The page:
Saturday, March 25, 2017

GULF NOTES, the week ending 13 june 2009

June 17 2009

Developers of the Burj Dubai, the world’s tallest building, announced a “soft opening” for this September. Nakheel pushed back construction commencement for its 1km-high tower, this time to June, 2010. Saudi British Bank readdressed its forecasts for GCC countries, seeing optimism in rising oil prices. Standard Chartered Bank saw residential property prices rising between 5-30% in Dubai and Abu Dhabi. UBS reiterated its prediction that Dubai residential property will bottom at around 40% below current levels and added that the percentage of vacant properties in Dubai could double to about a third by the end of 2010. Deutsche Bank reported that in order to stabilize the UAE real estate market, developers would have to collect about $10.34 billion, which the bank found “challenging.” In contrast to recent positive reports about Qatar’s housing market, a new consultancy report questioned this; Qatar’s “booming economy” has not attracted such large inflows of expatriate professionals.

Dubai’s luxury hotelier Jumeirah boasted occupancy rates of over 90% for its beachside resorts as a result of promotional campaigns. Mega project Dubai Pearl’s developers released that no more than 20% of residential units and 50% of the commercial space have been sold. The New York Times insinuated the fall of Abu Dhabi’s self-assured developer/tv-star Sheikh Sulaiman al-Fahim as he faces difficulties in realizing major projects. Abu Dhabi developer Aldar opened The Yas Hotel designed by Asymptote Architecture. A local paper published an articled titled “Returning from fantasy land,” wherein several architects interviewed said the region would move away from “bigger and brasher” projects. Dubai-based Arabtec won the $500 million contract to build the twin Lamar Towers in Jeddah.

Porsche was in negotiations to sell up to 25% of its holdings to the state of Qatar. Oman closed the “biggest deal of the year” in Middle East property investments in London with the $703 million stake in the Bishops Square development. GCC states have already allocated $3.2 billion of the pledged $3.5 billion to execute development projects in Yemen.

News was revealed that 70 acres of Bahrain’s decommissioned port will be reactivated by a proposed expansion of the US Navy. Qatar unveiled a plan for “several green oases,” parks and playgrounds with no particular time frame. An Abu Dhabi neighborhood began a $5 million pilot program of high-tech underground garbage compactors, an effort to reduce outdoor odors and the city’s high per capita waste rate. Abu Dhabi invited nominations for the 2009 $1.5 million Zayed Future Energy Prize. A conference in Dammam signaled a growing interest in the privatization of Saudi Arabia’s water distribution and resources. Dubai transit officials started testing routes for the 778 buses commissioned to support the new rail system and signaled the possibility to privatize the entire 2,100-vehicle bus service.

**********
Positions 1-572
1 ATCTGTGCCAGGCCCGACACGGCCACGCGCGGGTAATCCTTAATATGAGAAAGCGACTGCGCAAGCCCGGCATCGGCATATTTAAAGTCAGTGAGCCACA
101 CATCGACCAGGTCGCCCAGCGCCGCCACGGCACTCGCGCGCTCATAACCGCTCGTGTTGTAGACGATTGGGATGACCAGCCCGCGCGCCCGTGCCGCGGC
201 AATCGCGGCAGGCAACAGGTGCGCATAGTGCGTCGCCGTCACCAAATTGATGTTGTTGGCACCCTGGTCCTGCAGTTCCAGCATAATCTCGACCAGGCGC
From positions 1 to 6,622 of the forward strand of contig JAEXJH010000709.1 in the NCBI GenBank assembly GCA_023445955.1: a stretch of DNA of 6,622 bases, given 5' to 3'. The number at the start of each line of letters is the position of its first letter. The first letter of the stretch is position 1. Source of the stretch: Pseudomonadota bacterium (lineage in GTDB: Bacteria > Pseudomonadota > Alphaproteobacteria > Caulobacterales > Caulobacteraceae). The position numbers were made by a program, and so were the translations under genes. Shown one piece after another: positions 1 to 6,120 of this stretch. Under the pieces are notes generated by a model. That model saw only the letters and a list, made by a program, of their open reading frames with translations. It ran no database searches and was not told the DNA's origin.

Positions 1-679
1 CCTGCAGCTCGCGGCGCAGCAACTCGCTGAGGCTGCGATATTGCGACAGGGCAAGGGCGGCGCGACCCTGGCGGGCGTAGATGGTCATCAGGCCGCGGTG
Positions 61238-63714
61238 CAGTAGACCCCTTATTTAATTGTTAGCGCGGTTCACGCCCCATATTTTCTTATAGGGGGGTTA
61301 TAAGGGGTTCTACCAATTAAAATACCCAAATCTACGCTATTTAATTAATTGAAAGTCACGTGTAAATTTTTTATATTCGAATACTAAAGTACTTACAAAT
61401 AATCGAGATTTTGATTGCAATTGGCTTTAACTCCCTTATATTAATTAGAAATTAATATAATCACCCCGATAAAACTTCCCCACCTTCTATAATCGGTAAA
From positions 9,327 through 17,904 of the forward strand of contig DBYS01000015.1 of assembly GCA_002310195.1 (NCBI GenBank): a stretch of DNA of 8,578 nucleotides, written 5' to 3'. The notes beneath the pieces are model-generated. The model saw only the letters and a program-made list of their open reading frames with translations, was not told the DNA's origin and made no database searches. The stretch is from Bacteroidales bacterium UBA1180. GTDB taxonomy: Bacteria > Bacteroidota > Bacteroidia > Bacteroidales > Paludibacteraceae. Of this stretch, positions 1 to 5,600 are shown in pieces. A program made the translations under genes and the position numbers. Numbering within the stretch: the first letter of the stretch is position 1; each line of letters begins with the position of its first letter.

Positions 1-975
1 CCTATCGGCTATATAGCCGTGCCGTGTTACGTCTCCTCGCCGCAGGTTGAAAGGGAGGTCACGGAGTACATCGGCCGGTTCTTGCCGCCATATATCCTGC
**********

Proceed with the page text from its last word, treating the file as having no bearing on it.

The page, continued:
Five thousand workers employed by Sharjah-based Al Hamad Contracting ended a one-day strike in Bahrain after receiving one of several months’ delinquent payments. Fifty of the 150 Filipinos domestic workers camped in the Philippines embassy’s shelter in Kuwait were to be repatriated. The International Labor Organization criticized Kuwait for: its reluctance to resolve alleged abuse cases of expatriate workers, the Cabinet’s ban on public gatherings, and its unwillingness to resolve the issue of the stateless bedoons. With Decision No. 13, the UAE cabinet enacted standards for workers’ housing; employers are responsible to provide workers’ accommodation commensurate with international labor standards. Standards include land use codes, such as capping on-site building coverage at 65% and setting aside space for “entertainment, parking, yards, walkways and green spaces.”

A Saudi village with only a few televisions celebrated Obama’s Cairo address with a camel being named Barack Obama. The first movie in thirty years was screened in Riyadh, despite disruption from fifteen audience members. The director made known his 20-year-plan for cinema in Saudi Arabia: screening of only Saudi films for the first ten years; screening of only Gulf films for the following seven years; and only Arab films in the final three years.

Arabian Business, June 11, 2009 / Construction Weekly, June 8, 2009 / 3 The National, June 11, 2009 / Zawya.com, June 9, 2009 / Arabian Business June 11, 2009 / The National, June 11, 2009 / Landmark Advisory Q209 Qatar Real Estate Report / Arabian Business, June 8, 2009 / New York Times, June 10, 2009 / The National, June 8, 2009 / The National, June 11, 2009 / Business 24/7, June 9, 2009 / Arabian Business, June 11, 2009 / Arab News, June 8, 2009 / Gulf Daily News June 8, 2009 / The Peninsula, June 11, 2009 / The National, June 8, 2009 / Arab News, June 9, 2009 / The National, June 9, 2009 / The National, June 11, 2009 / Kuwait Times, June 8, 2009 / Kuwait Times, June 10, 2009 / Zawya.com June 8, 2009; Arabian Business June 8, 2009 / Arab News, June 8, 2009 / Arab News, June 8, 2009.

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